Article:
State Rep. Nate Steel, a Democrat from Nashville, has announced his candidacy for Arkansas Attorney General. He is the first Democrat to announce for the attorney general’s race to succeed term-limited incumbent Democrat Dustin McDaniel.

“Growing up in the small town of Nashville, I learned the values of hard work, self-reliance and right and wrong, Steel said in a news release announcing his candidacy. “I learned to never sit on the sidelines. If there is a problem, be part of the solution. I made this decision after great encouragement from friends and colleagues across the state and after much thought and prayer.”

Steel, who first announced his candidacy outside the Howard County Courthouse and later at the state Capitol, said he is running for attorney general “because I believe in our state and our people — in what we can get done if state government works the way it is supposed to work.

“I’ll work with law enforcement to crack down on criminals,” he said. “I’ll stand up to those who would prey on our children, our seniors and on Arkansas consumers. I’ve never been one to back down from a fight.”

A graduate of the University of Arkansas, Steel said he could have taken a job as a “tall-building lawyer” making more money.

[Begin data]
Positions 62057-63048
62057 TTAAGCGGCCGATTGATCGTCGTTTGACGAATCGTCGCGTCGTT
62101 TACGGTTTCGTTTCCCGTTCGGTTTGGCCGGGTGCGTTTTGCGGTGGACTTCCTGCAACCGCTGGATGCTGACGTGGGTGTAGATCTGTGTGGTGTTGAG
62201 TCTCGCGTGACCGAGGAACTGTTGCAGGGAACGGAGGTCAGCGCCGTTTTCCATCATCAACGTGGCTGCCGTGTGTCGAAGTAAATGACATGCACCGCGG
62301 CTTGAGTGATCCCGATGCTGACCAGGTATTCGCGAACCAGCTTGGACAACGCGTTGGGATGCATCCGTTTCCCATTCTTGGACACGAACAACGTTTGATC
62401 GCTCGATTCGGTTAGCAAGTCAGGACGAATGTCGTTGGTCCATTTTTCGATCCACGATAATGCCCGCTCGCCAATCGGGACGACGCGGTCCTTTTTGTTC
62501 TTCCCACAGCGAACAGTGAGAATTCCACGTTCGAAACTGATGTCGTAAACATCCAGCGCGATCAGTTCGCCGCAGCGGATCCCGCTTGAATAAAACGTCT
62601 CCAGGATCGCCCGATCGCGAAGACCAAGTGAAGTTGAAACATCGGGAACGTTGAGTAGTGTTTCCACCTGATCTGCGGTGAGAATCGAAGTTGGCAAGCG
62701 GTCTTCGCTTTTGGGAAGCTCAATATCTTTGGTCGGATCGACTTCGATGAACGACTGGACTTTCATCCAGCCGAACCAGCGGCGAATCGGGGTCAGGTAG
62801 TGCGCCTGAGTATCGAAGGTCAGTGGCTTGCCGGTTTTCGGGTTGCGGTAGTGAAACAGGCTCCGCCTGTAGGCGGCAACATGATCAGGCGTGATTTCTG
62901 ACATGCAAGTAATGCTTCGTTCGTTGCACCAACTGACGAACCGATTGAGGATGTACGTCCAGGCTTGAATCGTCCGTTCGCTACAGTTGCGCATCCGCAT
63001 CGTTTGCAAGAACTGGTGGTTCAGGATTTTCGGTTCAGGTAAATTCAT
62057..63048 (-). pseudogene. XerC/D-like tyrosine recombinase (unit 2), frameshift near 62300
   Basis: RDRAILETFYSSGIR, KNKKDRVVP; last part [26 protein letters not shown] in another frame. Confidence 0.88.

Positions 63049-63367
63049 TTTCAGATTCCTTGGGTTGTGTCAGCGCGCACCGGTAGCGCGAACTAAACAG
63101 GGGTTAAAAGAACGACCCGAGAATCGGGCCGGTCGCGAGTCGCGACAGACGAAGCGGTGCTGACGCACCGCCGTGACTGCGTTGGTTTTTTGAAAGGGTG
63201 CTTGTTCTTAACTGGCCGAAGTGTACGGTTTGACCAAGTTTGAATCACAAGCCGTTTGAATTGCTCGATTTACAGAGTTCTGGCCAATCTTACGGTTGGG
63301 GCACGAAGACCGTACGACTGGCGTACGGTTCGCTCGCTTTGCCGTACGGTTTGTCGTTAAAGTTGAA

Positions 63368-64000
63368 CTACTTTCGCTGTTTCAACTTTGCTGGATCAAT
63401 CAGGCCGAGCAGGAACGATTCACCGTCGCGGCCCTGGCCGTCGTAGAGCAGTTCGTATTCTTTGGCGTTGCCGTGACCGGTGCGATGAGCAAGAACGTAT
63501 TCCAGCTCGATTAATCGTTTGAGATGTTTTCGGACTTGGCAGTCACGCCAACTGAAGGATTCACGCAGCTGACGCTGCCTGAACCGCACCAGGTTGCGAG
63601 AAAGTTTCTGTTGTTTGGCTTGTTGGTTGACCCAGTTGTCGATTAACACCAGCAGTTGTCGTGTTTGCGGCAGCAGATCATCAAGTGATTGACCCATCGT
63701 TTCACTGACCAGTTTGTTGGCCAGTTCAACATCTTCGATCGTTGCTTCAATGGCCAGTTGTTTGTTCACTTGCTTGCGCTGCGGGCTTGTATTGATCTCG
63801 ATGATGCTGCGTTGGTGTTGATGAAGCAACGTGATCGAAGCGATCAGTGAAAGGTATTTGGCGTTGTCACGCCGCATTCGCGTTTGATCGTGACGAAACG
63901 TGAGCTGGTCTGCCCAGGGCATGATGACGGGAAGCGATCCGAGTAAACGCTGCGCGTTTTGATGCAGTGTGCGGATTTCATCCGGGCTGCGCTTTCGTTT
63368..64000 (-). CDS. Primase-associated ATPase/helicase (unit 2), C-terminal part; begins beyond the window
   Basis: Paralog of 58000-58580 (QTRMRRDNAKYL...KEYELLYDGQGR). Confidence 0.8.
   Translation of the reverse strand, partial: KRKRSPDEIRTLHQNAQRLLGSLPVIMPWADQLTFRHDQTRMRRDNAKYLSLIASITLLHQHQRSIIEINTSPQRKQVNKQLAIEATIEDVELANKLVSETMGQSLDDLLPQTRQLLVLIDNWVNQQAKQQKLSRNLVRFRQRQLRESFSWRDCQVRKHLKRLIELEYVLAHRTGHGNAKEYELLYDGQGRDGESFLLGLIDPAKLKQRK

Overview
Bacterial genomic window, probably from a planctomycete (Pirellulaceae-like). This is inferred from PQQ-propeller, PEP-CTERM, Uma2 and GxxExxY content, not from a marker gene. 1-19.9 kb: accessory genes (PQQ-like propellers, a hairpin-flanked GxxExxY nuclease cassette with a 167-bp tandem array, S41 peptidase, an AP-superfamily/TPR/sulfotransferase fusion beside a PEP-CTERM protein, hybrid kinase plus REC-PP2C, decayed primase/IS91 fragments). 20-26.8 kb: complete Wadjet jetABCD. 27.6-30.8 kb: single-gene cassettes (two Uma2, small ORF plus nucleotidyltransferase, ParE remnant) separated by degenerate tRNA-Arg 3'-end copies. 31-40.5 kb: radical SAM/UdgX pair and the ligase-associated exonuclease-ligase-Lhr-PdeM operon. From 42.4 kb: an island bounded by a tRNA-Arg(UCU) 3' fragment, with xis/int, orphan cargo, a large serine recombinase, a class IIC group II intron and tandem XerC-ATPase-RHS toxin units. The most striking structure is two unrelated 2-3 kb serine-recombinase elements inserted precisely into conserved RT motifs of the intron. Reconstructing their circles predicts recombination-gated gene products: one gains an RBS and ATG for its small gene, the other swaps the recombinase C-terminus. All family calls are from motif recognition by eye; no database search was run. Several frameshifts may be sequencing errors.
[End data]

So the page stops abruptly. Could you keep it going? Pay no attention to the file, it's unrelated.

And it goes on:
Instead he returned to Howard County to join the family business practicing law and to become a prosecutor. Steel said he chose to serve the community that had invested in him.

In the Arkansas House of Representatives, Steel said he dedicated himself to fighting for the rule of law and to crack down on criminals while giving law enforcement and prosecutors the tools they needed to make Arkansas a safer place to live and raise a family.

In the most recent legislative session, he said he worked across party lines to enact legislation to guard the privacy rights of law-abiding citizens in Arkansas. He served on the Judiciary Committee of the State House.

As vice chairman of the Agriculture, Forestry and Economic Development Committee, Steel said he worked to support Arkansas farmers, grow the state’s economy and create jobs. As a member of the Joint Budget Committee, he worked to keep Arkansas’ budget balanced and to keep the state’s fiscal house in order.

Steel is in his third term representing District 19 in the Arkansas House of Representatives. He is a graduate of Nashville High School and earned his undergraduate and law degrees from the University of Arkansas. He is a member of the First United Methodist Church in Nashville.

Two Republicans, Leslie Rutledge and David Sterling, previously announced their intentions to run for attorney general in 2014.

Rutledge, of Little Rock, served as deputy counsel for Huckabee when he was Arkansas governor and as legal counsel for his 2008 presidential campaign. She has also served as legal counsel for the Republican National Committee.

Sterling is an attorney in North Little Rock.